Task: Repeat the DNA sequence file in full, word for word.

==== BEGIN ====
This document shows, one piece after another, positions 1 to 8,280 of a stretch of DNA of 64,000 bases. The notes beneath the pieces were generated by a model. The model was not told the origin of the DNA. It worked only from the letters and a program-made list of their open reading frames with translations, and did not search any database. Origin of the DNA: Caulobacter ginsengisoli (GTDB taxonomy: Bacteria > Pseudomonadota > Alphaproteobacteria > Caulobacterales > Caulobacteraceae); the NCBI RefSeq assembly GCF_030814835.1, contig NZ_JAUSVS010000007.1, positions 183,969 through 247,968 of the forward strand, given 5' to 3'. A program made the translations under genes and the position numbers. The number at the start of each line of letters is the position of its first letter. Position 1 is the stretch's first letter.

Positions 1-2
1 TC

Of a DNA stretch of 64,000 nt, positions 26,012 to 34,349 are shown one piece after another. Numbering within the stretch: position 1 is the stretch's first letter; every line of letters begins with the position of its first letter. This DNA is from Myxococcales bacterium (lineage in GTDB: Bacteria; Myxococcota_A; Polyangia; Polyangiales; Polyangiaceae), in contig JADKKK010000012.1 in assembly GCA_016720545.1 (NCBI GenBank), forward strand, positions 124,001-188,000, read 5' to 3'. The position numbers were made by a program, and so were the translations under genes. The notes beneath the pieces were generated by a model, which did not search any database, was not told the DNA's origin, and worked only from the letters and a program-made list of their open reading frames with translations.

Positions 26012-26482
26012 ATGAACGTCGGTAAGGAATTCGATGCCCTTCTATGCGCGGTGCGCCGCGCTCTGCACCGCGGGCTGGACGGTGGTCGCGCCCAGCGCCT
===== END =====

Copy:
This document shows, one piece after another, positions 1 to 8,280 of a stretch of DNA of 64,000 bases. The notes beneath the pieces were generated by a model. The model was not told the origin of the DNA. It worked only from the letters and a program-made list of their open reading frames with translations, and did not search any database. Origin of the DNA: Caulobacter ginsengisoli (GTDB taxonomy: Bacteria > Pseudomonadota > Alphaproteobacteria > Caulobacterales > Caulobacteraceae); the NCBI RefSeq assembly GCF_030814835.1, contig NZ_JAUSVS010000007.1, positions 183,969 through 247,968 of the forward strand, given 5' to 3'. A program made the translations under genes and the position numbers. The number at the start of each line of letters is the position of its first letter. Position 1 is the stretch's first letter.

Positions 1-2
1 TC

Of a DNA stretch of 64,000 nt, positions 26,012 to 34,349 are shown one piece after another. Numbering within the stretch: position 1 is the stretch's first letter; every line of letters begins with the position of its first letter. This DNA is from Myxococcales bacterium (lineage in GTDB: Bacteria; Myxococcota_A; Polyangia; Polyangiales; Polyangiaceae), in contig JADKKK010000012.1 in assembly GCA_016720545.1 (NCBI GenBank), forward strand, positions 124,001-188,000, read 5' to 3'. The position numbers were made by a program, and so were the translations under genes. The notes beneath the pieces were generated by a model, which did not search any database, was not told the DNA's origin, and worked only from the letters and a program-made list of their open reading frames with translations.

Positions 26012-26482
26012 ATGAACGTCGGTAAGGAATTCGATGCCCTTCTATGCGCGGTGCGCCGCGCTCTGCACCGCGGGCTGGACGGTGGTCGCGCCCAGCGCCT